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Title | Computational study of a quantum mechanical based model of magnetoreception |
Creator |
Garcia Chavez, Miguel Angel |
Publisher | University of British Columbia |
Date Issued | 2012 |
Description | In this work we study a quantum mechanical model of magnetoreception in birds based on a pair of electrons undergoing coherent evolution. The magnetoreception arises because there is a different outcome depending on whether the electrons form a singlet or a triplet state, and a magnetic field can influence this configuration. We perform a variety of computational simulations on a simplified model of the above mechanism, with the purpose to study the effect of changing the different variables in which the process depends, ultimately to determine the plausibility of the mechanism. |
Genre |
Thesis/Dissertation |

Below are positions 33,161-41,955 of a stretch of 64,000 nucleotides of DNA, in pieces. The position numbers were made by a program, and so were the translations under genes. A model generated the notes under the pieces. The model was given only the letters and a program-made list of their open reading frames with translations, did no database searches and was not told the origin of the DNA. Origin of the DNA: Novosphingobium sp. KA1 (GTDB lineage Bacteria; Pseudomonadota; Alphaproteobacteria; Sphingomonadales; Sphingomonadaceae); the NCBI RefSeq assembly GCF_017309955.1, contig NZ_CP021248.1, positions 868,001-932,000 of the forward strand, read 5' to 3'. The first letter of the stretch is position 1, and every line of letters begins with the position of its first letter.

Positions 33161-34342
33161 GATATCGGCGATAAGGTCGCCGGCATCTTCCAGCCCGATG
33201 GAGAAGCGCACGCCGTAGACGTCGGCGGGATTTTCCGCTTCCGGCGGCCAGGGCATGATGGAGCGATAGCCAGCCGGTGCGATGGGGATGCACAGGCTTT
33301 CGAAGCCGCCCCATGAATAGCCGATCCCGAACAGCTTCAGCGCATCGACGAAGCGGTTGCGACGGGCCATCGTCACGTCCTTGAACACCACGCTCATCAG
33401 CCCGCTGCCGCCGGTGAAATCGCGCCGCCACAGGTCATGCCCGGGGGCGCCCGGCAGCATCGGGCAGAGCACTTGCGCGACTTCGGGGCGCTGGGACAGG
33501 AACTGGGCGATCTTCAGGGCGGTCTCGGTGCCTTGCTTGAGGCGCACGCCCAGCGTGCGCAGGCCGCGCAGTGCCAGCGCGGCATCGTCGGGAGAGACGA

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Text |
Language | eng |
Date Available | 2012-04-30 |
Provider | Vancouver : University of British Columbia Library |
Rights | Attribution-NonCommercial-NoDerivatives 4.0 International |
DOI | 10.14288/1.0072778 |
URI | http://hdl.handle.net/2429/42277 |
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Master of Science - MSc |
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Physics |
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Science, Faculty of Physics and Astronomy, Department of |
Degree Grantor | University of British Columbia |
GraduationDate | 2012-11 |
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UBCV |
Scholarly Level | Graduate |
Rights URI | http://creativecommons.org/licenses/by-nc-nd/4.0/ |